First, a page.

From the New Issue

15oleary Lucy Speaks
Evolutionary Psychology Is Now Taking Your Questions
by Denyse O'Leary

When Britain's Guardian newspaper first introduced its "evolutionary" agony aunt (advice columnist in America) in 2009—to honor 150 years of the culture birthed with Charles Darwin's 1859 book, On the Origin of Species—I thought, "Aha! a send-up, to be sure." I was wrong, but in fairness, when the evolutionary psychologist speaks, even an expert can't always tell.

No spoof. The Guardian burbled proudly about Carole Jahme, author of Beauty and the Beasts: Woman, Ape and Evolution and winner of the Wellcome Trust Award for Communication of Science to the Public. For the 2009 Darwin bicentennial celebrations, Jahme, who holds an M.A. in evolutionary psychology, put together a comedy show titled Carole Jahme is Sexually Selected, which was described as a combination of Charles Darwin and Charlie Chaplin.

The Guardian touts her column as "shin[ing] the cold light of evolutionary psychology" on readers' problems, thus apparently offering welcome relief from the "Aw, just dump the dweeb!" froth churned out by glossier rags and mags.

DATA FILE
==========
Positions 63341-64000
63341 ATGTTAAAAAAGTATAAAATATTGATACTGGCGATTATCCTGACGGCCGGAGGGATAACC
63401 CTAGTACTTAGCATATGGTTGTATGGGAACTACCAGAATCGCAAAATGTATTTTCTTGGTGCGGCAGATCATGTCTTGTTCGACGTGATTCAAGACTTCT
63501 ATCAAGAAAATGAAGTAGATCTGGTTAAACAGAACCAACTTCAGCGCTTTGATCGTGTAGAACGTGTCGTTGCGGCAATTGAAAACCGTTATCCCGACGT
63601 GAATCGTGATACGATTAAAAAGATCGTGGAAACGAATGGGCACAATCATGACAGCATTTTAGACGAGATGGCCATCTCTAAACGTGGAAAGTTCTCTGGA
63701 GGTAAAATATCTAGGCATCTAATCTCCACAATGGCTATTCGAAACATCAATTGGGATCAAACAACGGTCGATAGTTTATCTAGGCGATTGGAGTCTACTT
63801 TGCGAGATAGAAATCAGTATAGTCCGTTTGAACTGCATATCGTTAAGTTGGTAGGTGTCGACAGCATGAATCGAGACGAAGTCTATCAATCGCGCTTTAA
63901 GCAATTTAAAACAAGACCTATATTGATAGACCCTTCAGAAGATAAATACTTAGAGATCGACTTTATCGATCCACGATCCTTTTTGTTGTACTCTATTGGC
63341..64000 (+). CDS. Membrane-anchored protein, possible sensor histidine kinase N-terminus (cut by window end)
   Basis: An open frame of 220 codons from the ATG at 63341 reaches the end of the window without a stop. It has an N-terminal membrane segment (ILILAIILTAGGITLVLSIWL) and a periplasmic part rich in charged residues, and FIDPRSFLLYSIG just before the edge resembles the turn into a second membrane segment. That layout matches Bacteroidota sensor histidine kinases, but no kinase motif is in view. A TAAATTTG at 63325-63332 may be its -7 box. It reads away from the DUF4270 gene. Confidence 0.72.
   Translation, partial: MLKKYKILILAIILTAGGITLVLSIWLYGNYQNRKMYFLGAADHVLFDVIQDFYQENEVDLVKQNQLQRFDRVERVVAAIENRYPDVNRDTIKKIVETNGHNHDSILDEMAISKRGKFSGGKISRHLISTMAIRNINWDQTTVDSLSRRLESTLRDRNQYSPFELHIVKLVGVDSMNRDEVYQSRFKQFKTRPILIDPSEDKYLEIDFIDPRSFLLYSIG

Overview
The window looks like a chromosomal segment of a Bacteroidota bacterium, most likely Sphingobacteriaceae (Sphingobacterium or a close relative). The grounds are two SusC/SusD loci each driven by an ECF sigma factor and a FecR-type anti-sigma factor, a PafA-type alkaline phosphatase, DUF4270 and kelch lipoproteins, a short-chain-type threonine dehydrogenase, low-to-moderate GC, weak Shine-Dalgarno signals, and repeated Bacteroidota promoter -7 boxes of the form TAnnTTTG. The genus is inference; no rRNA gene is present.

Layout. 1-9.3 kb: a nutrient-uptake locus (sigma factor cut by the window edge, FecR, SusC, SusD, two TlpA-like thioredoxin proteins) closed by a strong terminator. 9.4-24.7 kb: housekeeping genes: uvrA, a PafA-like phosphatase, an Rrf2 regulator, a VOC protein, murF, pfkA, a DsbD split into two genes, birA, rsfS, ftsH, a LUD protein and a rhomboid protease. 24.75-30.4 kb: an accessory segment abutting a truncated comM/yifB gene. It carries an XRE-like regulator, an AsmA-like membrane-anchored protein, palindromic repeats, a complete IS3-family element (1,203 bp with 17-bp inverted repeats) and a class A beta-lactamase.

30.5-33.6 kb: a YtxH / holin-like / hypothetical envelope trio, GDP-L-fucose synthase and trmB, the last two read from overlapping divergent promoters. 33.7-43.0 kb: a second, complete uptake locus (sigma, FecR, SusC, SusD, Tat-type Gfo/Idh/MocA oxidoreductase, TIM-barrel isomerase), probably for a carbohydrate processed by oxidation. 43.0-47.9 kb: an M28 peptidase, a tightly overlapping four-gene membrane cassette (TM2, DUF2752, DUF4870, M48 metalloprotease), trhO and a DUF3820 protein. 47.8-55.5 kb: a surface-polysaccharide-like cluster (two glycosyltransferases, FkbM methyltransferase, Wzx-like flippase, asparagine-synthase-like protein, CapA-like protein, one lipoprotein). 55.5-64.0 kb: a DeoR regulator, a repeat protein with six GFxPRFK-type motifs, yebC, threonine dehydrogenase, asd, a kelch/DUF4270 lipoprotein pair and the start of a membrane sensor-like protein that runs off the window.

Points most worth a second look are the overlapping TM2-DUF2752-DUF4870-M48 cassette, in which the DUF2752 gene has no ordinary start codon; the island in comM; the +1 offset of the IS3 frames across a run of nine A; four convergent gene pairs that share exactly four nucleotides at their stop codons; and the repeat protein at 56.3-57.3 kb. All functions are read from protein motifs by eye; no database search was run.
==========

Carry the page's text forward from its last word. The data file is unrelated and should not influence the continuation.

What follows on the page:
What the Cold Light Reveals

Jahme's responses to her readers' questions, classified by The Guardian as "science news," are based mostly on what current literature says about the behavior of apes and monkeys and on speculations about the behavior of prehistoric humans. With what result? Let's look at four recent columns:

September 12, 2010: "Feeling Motherly, aged 30," writes to say, "I really want a baby . . . but my husband is not so sure. Will my husband's paternal instincts kick in once the baby has arrived?"

Maybe, Jahme says, informing "Motherly" that her husband's current indifference is just his "inner gorilla," a fact she explains with illustrations from the lives of gorillas and much speculation about the lives ancient humans. Paradoxically, Jahme's response is tightly culture-bound while at the same time it ignores the millennia of human societies that simply expected a man to "do his duty" in such matters and get used to it.

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